0 (0)
1 (6)
1 (6)
0 (0)
0 (0)
0 (0)
0 (0)
2 (12)
0 (0)

5 (23)
5 (23)
5 (23)
1 (5)
0 (0)
0 (0)
0 (0)
3 (14)
0 (0)
0 (0)
0 (0)
4 (18)
3 (14)
1 (5)
0 (0)
3 (14)
3 (14)
3 (14)
3 (14)
3 (14)
3 (14)
3 (14)
3 (14)
1 (5)
1 (5)

1 (4)
3 (13)
2 (8)
5 (21)
5 (21)
2 (8)
0 (0)
1 (4)
0 (0)
0 (0)
0 (0)
2 (8)
4 (17)
4 (17)
4 (17)
3 (13)
3 (13)
3 (13)
2 (8)
2 (8)
1 (4)
0 (0)
0 (0)
3 (13)
3 (13)

0 (0)
0 (0)
0 (0)
1 (6)
0 (0)
0 (0)
0 (0)

1 (5)
0 (0)
1 (5)
1 (5)
0 (0)
0 (0)
0 (0)

3 (13)
3 (13)
3 (13)
3 (13)
3 (13)
3 (13)
3 (13)

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MedDRA Adverse
Event Term
Pain in extremity
Blood triglyceride
increase
Hyperuricemia
Arthropod sting
Tinea pedis
Musculoskeletal pain
Neck pain
Keratitis
Gastric polyps
Malaise
Muscle injury
Alanine
aminotransferase
increased
Blood cholesterol
increase
Blood glucose increase
Hemoglobin decrease
Blood phosphorus
increase
Spinal; osteoarthritis
Intervertebral disc
protrusion
Intracranial aneurysm
Eczema
Pruritus
Upper respiratory tract
inflammation

15/15
45/15
90/30
mg/d
mg/d
mg/d
(n 17) (n 22) (n 24)
2 (12)
2 (12)

2 (9)
0 (0)

0 (0)
2 (8)

2 (12)
2 (12)
2 (12)
2 (12)
2 (12)
2 (12)
2 (12)
2 (12)
2 (12)
2 (12)

0 (0)
1 (5)
1 (5)
0 (0)
0 (0)
0 (0)
0 (0)
0 (0)
0 (0)
0 (0)

2 (8)
1 (4)
0 (0)
1 (4)
1 (4)
0 (0)
0 (0)
0 (0)
0 (0)
0 (0)

2 (12)

0 (0)

0 (0)

2 (12)
2 (12)
2 (12)

0 (0)
0 (0)
0 (0)

0 (0)
0 (0)
0 (0)

2 (12)
2 (12)

0 (0)
0 (0)

0 (0)
0 (0)

2 (12)
2 (12)
2 (12)
2 (12)

0 (0)
0 (0)
0 (0)
0 (0)

0 (0)
0 (0)
0 (0)
0 (0)

An adverse event (AE) is a new or worsening untoward


symptom or sign occurring after receiving at least one dose of
tolvaptan. Medical Dictionary for Regulatory Activities.
a
Values in parentheses are percentage.
b
Subjects receiving at least one dose from Japanese 156-05-002
(n 17) studies.
c
Subjects receiving at least one dose from U.S. 156-04-250
TEMPO24 (n 46) studies who were randomized to separate
dose groups.
d
Not applicable (n/A) because antidiuretic hormone
(vasopressin) was not assessed in TEMPO.

systolic BP 90 mmHg, serious cardiac or hepatic disease,


or a history of significant bleeding or bleeding tendency.
The primary objective of TEMPO24 and 156-05-002 studies was to confirm the long-term safety and tolerability of
tolvaptan. Subject safety was assessed by regular monitoring of adverse events (AEs), directed physical examinations, vital signs, laboratory, and electrocardiogram measurements. The secondary objective of these trials was to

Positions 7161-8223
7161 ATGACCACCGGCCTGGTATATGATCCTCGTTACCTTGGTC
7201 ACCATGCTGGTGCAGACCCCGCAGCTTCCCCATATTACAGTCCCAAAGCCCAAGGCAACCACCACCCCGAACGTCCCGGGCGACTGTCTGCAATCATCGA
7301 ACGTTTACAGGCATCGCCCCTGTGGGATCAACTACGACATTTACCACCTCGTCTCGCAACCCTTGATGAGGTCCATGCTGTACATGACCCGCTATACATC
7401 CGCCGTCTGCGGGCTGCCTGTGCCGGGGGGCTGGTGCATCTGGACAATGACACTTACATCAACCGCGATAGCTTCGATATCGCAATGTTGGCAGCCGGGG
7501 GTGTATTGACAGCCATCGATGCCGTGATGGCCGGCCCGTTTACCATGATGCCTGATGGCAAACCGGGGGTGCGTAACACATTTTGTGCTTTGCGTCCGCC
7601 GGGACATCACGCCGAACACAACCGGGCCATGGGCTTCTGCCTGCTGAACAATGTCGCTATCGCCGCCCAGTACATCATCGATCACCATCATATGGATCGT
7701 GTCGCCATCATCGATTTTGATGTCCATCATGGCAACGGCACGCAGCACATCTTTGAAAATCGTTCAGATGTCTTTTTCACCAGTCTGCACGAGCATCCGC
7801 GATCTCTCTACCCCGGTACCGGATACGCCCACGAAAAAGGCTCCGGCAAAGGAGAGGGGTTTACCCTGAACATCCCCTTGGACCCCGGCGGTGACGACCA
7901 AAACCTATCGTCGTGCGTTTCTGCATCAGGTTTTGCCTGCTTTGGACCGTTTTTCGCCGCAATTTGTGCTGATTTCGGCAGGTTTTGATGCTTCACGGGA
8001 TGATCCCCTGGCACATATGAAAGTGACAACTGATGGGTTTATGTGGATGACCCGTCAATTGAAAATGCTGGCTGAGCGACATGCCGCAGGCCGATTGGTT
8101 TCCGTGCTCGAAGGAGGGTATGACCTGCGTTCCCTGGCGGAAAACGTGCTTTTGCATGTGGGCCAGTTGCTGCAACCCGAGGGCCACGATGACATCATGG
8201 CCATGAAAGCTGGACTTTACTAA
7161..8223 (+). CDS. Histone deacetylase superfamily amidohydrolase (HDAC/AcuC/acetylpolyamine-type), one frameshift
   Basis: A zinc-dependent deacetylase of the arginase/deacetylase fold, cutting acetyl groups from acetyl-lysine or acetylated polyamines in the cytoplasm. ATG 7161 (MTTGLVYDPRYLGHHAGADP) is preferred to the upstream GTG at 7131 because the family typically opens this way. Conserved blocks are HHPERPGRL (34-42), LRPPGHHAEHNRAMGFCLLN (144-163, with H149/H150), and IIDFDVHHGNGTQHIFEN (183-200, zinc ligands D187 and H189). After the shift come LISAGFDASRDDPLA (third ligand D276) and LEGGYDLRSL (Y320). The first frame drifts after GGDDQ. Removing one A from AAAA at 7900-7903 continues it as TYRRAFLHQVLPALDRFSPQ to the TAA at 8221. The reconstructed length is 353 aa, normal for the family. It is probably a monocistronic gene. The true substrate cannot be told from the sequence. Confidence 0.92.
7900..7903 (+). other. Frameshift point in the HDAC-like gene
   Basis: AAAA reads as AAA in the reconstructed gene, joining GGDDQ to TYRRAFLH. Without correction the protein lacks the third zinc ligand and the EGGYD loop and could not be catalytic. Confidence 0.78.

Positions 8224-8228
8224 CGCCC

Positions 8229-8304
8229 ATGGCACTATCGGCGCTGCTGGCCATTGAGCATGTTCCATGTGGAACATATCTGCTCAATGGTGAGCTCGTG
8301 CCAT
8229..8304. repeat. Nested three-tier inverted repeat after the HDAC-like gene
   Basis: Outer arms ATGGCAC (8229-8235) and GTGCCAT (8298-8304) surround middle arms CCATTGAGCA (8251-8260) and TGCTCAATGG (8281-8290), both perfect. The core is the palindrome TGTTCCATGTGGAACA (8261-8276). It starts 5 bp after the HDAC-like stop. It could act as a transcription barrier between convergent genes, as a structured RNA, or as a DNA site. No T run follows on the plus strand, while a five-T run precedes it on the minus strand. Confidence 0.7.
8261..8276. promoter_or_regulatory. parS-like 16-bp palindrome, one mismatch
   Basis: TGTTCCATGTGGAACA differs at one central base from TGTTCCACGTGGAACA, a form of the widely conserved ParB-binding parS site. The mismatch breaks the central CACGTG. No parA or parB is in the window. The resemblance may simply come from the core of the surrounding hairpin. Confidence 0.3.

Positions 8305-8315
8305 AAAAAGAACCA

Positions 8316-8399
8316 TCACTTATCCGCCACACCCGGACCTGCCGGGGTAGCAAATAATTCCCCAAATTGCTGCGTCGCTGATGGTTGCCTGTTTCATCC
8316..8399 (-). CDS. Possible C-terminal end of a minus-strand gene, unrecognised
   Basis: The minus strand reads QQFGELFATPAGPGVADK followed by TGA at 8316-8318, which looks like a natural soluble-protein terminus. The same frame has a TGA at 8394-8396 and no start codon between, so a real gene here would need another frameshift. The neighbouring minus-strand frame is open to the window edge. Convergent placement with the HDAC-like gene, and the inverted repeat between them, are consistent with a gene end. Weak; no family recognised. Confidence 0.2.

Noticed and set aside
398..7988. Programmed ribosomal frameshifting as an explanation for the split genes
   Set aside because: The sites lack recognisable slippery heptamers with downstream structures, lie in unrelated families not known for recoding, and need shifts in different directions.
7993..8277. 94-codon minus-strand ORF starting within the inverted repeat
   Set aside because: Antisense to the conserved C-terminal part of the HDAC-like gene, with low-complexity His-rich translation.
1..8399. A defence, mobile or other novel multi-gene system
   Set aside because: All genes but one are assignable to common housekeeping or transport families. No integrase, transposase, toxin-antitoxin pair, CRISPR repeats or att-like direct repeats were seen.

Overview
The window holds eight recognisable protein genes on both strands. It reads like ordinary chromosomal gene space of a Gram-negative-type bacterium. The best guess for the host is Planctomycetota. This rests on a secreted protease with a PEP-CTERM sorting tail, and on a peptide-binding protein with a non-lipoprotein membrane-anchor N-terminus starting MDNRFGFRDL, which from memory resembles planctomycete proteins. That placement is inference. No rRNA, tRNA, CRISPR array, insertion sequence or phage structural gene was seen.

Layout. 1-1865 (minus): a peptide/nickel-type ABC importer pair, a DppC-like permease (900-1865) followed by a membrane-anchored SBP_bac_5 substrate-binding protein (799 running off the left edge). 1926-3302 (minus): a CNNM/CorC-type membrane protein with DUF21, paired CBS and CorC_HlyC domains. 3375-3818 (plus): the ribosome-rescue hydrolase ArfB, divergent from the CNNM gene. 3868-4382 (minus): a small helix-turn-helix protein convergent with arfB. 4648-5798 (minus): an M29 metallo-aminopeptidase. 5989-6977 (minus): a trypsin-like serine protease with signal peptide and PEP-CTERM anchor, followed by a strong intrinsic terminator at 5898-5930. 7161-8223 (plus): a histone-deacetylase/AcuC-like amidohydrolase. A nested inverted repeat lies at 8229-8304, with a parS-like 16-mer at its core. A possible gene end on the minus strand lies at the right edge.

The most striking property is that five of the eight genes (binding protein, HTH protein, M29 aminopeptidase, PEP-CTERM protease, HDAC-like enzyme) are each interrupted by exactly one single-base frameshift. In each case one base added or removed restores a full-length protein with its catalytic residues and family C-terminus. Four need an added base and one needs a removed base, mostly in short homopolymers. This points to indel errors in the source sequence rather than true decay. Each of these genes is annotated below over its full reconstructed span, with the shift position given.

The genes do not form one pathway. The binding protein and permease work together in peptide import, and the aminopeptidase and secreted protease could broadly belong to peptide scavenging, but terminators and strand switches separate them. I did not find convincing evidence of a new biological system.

acquire pilot efficacy data. Efficacy was assessed by
changes in urine osmolality (Uosm), TKV, eGFR, and
hypertension status. Pharmacokinetic/pharmacodynamic
analyses were also performed. This report focuses on comparisons of tolvaptan to historical matched-control trajec-

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Clinical Journal of the American Society of Nephrology

Table 2. Baseline demographic profile of North American and


Japanese completing subjects and their matched controls

Parameter
Maled
Femaled
Age (years)e
Raced
Caucasian
Black
Asian
Other
Hypertensiond
Height (cm)e
Weight (kg)e
TKV (ml)e
eGFR (ml/min
per 1.73 m2)f

Tolvaptan
(n 51)a

TKV
Control
(n 102)b

eGFR
Control
(n 102)c

17 (33.3)
34 (66.7)
42 (8.8)

34 (33.3)
68 (66.7)
37 (6.5)

34 (33.3)
68 (66.7)
42 (9.4)

38 (74.5)
1 (2.0)
12 (23.5)
0 (0)
43 (84.3)
170 (9.8)
77 (21.1)
1635 (978)
62 (20.1)

89 (87.3)
9 (8.8)
1 (1.0)
3 (2.9)
86 (84.3)
172 (11)
78 (18.2)
1422 (725)
77 (18.4)

90 (88.2)
6 (5.9)
1 (1.0)
5 (4.9)
86 (84.3)
171 (10.1)
78 (16.3)

62 (19.1)

TKV, total kidney volume; eGFR, estimated GFR; MDRD,


Modification of Diet in Renal Disease Study; CRISP,
Consortium of Radiologic Imaging Studies of Polycystic
Kidney Disease; , not available.
a
Tolvaptan subjects for TKV and eGFR derived from those
completing 3 years treatment in the U.S. 156-04-250 TEMPO24
(n 39) and 156-05-002 (n 12) studies.
b
Control subjects for TKV derived from CRISP cohort.
c
Control subjects for eGFR derived from CRISP (n 66) and
MDRD (n 36) cohorts.
d
Values are number of subjects with percentage in parentheses.
e
Values are mean with SD in parentheses.
f
eGFR by MDRD 186 (SCr) 1.154 (age) 0.203 (0.742 if
female) (1.21 if African American or 0.808 if Japanese).

tories of TKV and eGFR. These slope comparisons were


analyzed as a linear mixed model of annualized change in
log-transformed TKV or eGFR over 3 years. Assessing
slope reduces the variability associated with eGFR and
facilitates projection over time (12).
Control data were gathered from participants in the
CRISP and MDRD studies (7,10,13). CRISP included 241
ADPKD subjects, 15 to 46 years old with eGFR 70 ml/